he installation process is very straightforward. Plug your iPod in and make sure it’s mounted on your desktop. If you can’t see yours, open iTunes and select iTunes: Preferences: iPod. Select the Enable Disk Use option and click OK. Now you can run the installer. Once the installation is complete, unmount your iPod by ejecting it through iTunes or by dragging its icon to the Trash. Disconnect it and reboot your iPod by holding down the Menu and Play buttons. Once you see the Apple logo, press and hold the Back button. The smiling face of Tux (the emblematic penguin and Linux mascot) should greet you, followed by a rapid series of scrolling text. In a few seconds, the new interface should appear. Known as podzilla, this looks very much like the iPod’s familiar interface, but includes new options.
What can you do with an iPod running Linix?
Record Audio: On the move podcasts anyone? Conference reports? Library user interviews?
View Images: Wowza..not snazzy full color like iPod Photo but useful.
Play Games: More, better games...
You can switch between Linux and the Apple iPOd OS easily as well. The iPod Linux project is open source, which means new features are always in the pipe and anyone with sufficient programming background can help. For details, go to www.ipodlinux.org. The developers also maintain a blog (www.ipodlinux.org/blog) with news and updates.
Apple is selling these now:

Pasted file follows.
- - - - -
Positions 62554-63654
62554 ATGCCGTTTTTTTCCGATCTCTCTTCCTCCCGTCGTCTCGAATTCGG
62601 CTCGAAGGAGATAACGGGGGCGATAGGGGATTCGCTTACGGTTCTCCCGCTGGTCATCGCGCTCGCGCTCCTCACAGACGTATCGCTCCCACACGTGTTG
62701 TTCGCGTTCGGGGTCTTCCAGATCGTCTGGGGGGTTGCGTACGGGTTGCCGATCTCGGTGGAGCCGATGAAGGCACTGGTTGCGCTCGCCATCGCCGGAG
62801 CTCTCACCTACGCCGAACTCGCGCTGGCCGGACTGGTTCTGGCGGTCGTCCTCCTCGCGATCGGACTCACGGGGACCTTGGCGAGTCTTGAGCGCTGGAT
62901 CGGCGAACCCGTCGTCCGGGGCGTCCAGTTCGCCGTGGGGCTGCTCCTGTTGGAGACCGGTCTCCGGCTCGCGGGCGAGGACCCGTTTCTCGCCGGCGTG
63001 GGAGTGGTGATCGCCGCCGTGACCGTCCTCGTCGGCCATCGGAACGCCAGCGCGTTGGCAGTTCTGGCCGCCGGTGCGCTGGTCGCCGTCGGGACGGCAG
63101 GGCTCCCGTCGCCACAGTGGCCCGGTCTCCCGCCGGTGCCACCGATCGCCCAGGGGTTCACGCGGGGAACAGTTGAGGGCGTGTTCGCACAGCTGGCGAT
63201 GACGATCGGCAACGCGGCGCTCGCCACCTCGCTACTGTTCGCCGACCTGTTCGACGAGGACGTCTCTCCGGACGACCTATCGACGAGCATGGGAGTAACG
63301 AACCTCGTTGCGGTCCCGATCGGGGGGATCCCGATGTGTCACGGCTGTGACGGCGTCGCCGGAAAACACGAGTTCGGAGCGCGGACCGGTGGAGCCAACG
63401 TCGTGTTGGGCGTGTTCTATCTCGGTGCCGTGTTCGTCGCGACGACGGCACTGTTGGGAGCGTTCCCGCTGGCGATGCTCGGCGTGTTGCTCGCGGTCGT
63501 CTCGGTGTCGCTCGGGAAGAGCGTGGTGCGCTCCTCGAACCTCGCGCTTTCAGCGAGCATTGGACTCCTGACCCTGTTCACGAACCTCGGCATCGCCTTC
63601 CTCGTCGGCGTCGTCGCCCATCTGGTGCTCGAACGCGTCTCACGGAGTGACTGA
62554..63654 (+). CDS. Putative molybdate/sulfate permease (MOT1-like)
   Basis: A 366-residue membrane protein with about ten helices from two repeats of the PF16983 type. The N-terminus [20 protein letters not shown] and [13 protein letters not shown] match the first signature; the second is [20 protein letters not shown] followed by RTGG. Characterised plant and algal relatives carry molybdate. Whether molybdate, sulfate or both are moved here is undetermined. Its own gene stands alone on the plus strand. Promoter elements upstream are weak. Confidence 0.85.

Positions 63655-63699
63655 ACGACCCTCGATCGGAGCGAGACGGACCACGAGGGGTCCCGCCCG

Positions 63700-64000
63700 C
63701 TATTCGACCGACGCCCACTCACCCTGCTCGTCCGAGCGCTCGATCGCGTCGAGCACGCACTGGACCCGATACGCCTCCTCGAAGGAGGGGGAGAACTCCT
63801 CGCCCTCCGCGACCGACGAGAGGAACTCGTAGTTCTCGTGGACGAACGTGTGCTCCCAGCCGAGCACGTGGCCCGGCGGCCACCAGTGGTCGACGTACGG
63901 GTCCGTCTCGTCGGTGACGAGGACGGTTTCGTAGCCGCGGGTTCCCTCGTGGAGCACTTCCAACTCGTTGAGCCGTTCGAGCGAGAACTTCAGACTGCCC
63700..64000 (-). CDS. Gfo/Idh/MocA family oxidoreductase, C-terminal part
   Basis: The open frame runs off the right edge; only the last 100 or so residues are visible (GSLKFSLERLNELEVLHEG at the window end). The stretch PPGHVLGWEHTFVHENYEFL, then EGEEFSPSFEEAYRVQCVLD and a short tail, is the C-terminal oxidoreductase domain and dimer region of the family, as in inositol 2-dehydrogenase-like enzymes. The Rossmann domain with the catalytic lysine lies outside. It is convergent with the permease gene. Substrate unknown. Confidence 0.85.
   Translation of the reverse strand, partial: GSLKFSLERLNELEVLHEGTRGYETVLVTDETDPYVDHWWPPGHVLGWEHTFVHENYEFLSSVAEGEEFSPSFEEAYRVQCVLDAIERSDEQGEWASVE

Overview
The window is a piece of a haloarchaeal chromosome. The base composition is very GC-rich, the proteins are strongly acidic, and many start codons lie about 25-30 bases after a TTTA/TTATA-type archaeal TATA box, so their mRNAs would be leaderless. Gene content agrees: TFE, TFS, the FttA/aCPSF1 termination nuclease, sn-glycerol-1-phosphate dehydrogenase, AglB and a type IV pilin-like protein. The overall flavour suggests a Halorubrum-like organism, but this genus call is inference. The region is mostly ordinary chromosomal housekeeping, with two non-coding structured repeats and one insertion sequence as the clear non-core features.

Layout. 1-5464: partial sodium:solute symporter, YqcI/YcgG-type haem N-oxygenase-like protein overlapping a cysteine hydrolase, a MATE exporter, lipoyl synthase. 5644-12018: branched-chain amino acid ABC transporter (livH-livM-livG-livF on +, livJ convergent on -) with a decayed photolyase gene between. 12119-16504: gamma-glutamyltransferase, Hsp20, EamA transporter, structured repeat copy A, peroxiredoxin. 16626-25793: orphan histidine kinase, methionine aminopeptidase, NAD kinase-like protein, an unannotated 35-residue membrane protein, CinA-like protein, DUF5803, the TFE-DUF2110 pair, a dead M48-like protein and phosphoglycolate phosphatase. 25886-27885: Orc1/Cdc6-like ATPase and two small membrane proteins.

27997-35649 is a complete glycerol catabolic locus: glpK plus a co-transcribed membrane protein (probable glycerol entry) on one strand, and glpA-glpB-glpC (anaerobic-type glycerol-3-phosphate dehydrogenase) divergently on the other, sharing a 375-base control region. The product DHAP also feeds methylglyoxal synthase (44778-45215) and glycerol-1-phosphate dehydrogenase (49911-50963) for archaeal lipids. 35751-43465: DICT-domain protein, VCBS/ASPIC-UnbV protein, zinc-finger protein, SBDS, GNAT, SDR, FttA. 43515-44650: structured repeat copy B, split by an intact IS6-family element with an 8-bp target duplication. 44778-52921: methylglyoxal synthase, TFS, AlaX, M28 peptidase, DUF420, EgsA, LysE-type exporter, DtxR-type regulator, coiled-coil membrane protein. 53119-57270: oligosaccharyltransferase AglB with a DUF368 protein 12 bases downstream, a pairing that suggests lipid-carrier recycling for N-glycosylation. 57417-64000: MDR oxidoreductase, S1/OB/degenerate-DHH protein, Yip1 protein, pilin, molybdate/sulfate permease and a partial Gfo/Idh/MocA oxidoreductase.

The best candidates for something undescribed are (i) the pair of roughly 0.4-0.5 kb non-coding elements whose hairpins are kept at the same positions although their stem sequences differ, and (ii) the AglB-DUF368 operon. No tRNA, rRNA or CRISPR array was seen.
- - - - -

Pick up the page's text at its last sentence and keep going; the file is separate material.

That shufflecasting is hot right now friends...
I am chatting for a minute with Chris (who sent this) and he just told me the coolest thing:
Chris: "We want to offer audiobooks on iPod to the public, but along with them we would attach the library's monthly podcast of library happenings, book reviews, music, movies, etc."
Me: "Chris, that's HOT HOT HOT!"
We've been using iTunes here in the Chelmsford Public Library for over two years, since version 3 of iTunes. We run two iMac kiosks in the main library, one near the CD's and one for the Young Adult area and then a standalone eMac in our branch library. The main library kiosks tap into an MP3 server in my office. I purchase the CD's and rip everything I buy to MP3. Since there's actually only one MP3 around, I think I'm within our legal rights. I'm probably going to expand the iTunes idea to the PC's in the YA section soon, now that I've got a VBScript to search our iPac.
Anyway, here's a link to my weblog with some more info about what we do. http://homepage.mac.com/ckupec/iblog
I just started it a week or so ago, so it's meager, but you might get a kick out of the iTunes scripts for download. I'm glad to see you're a fellow mac user. We're few and far between in public libraries.
I'll write some stuff soon on my blog about what else I do with the Mac at our library, so check in now and then.
Chelmsford Public Library
25 Boston Road
Chelmsford, MA 01824